Nan-e barbari is a classic Persian flatbread that gets crisp and golden in the oven, thanks to roomal, a flour paste that’s spread over the bread before it’s baked. Jessamyn Rodriguez likes to serve it with feta and olives.
Slideshow:Fantastic Flatbread Recipes
2 1/4 teaspoons active dry yeast (1 packet)
4 cups bread flour, plus more for kneading
1 teaspoon vegetable oil, plus more for greasing
1 tablespoon all-purpose flour
1 teaspoon sugar
Semolina or cornmeal, for sprinkling
1 tablespoon nigella seeds (see Note)
1 tablespoon sesame seeds
How to Make It
In the bowl of a standing mixer fitted with the dough hook, combine 2 cups of lukewarm water with the yeast and let stand for 5 minutes. Add the 4 cups of bread flour and 2 teaspoons of salt and mix at medium speed until a loose dough forms. Increase the speed to medium-high and mix until the dough is supple and smooth, about 6 minutes. Transfer the dough to a lightly floured work surface and knead for 1 minute. Transfer the dough to an oiled bowl, cover with plastic wrap and let stand in a draft-free spot until doubled in volume, about 1 hour.
Punch down the dough and form into 2 ovals. Transfer the ovals to an oiled baking sheet, cover with a sheet of oiled plastic wrap and let rise for 1 hour.
Meanwhile, in a small saucepan, combine the all-purpose flour with the sugar, 1 teaspoon of vegetable oil and 1/2 cup of water. Cook the flour paste over moderate heat, whisking, until thickened, about 2 minutes. Let the flour paste cool.
Preheat the oven to 450° and set a pizza stone on the lowest rack. Let the stone heat for at least 30 minutes. Generously sprinkle a pizza peel with semolina. Punch down 1 piece of the dough and transfer it to a lightly floured work surface. Press the dough to a 14-by-5-inch rectangle, then transfer to the peel; shake the peel lightly to make sure the dough doesn’t stick, adding more semolina if necessary. Using your fingers, press 5 deep lengthwise ridges into the dough. Rub about one-third of the flour paste over the surface and sprinkle with half of the nigella and sesame seeds. Slide the dough onto the hot stone and bake for about 18 minutes, until golden and risen. Repeat to make the second loaf (there will be some paste leftover). Serve warm.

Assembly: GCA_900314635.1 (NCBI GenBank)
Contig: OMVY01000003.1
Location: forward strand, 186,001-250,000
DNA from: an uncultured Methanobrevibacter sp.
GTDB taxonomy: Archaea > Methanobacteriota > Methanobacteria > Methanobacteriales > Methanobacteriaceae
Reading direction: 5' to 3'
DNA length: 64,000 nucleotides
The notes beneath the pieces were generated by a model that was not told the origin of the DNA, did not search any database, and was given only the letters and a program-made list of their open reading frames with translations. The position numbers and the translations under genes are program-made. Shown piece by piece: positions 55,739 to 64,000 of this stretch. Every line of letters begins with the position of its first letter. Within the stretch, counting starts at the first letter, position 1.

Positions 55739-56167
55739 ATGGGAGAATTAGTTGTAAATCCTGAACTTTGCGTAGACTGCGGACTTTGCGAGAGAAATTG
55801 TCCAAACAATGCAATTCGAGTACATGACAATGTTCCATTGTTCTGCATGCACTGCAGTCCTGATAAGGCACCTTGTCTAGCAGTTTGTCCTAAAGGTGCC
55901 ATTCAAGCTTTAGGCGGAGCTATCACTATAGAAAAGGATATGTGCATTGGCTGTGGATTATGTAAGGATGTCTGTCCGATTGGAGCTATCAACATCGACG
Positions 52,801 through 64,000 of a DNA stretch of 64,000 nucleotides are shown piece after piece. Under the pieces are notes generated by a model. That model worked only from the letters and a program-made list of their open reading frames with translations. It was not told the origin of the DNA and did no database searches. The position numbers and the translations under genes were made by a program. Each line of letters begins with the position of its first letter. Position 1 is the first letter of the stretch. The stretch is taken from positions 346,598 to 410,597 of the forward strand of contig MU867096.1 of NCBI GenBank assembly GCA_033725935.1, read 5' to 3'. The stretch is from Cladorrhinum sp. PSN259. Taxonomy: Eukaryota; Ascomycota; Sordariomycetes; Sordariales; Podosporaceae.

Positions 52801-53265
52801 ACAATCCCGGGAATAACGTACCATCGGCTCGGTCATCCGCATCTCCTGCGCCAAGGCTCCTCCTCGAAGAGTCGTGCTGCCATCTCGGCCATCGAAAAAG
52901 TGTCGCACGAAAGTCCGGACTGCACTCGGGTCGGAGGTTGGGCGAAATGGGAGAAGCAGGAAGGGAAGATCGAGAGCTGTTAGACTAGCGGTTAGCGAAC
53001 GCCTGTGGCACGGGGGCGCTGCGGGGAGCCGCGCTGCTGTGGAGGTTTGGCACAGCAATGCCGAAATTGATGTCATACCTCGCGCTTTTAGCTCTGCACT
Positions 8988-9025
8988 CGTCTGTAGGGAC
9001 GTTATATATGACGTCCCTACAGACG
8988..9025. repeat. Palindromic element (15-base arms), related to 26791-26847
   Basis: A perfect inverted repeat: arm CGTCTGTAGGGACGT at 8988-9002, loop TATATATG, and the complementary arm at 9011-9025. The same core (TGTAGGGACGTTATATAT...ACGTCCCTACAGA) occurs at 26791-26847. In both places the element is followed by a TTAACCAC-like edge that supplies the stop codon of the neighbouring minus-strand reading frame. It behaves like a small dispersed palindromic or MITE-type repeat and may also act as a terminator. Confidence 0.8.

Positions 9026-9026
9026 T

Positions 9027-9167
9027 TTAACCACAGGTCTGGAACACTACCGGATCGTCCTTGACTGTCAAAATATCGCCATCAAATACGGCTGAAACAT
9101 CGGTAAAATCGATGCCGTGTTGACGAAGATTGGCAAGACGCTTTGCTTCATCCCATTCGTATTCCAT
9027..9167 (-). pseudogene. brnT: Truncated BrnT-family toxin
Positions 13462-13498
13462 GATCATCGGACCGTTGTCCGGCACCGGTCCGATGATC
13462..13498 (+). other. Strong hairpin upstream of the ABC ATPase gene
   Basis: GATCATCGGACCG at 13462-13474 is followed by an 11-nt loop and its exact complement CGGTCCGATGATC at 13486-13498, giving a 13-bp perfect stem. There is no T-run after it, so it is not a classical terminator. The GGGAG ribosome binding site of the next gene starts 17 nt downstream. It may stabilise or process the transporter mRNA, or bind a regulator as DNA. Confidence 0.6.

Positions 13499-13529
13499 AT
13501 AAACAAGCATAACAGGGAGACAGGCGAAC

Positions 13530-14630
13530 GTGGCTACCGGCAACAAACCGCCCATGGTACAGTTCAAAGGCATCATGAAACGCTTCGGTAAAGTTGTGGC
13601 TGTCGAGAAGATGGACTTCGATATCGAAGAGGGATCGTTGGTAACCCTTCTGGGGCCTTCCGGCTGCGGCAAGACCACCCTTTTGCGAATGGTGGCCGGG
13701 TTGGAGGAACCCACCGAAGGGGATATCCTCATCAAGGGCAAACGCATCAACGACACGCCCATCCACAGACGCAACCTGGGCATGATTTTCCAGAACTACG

Nutty, peppery nigella seeds (also called black onion seeds) are often used in Middle Eastern and Indian cooking. Look for them at specialty food stores.
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Review Body: Please adjust this recipe. I'm used to baking ciabatta type doughs so the wet dough was much more like that. Comparable recipes on the Internet call for 1/2 cup of water. I'm sure this is a typo. Meanwhile I haven't baked it yet but am not anticipating a great result with the sticky, sticky dough. Since this is the top recipe that comes up when one searches Persian bread, do us a favor, Food and Wine, and adjust the amount of water.
Review Rating: 2
Date Published: 2017-08-06
Author Name: hungry123
Review Body: The bread turned out to be very tasty however the recipe calls for too much water. The dough was way too soft so I added more flour, at least 1/4 cup more. It was difficult to work with since the dough was too wet. I will try it again with some adjustments.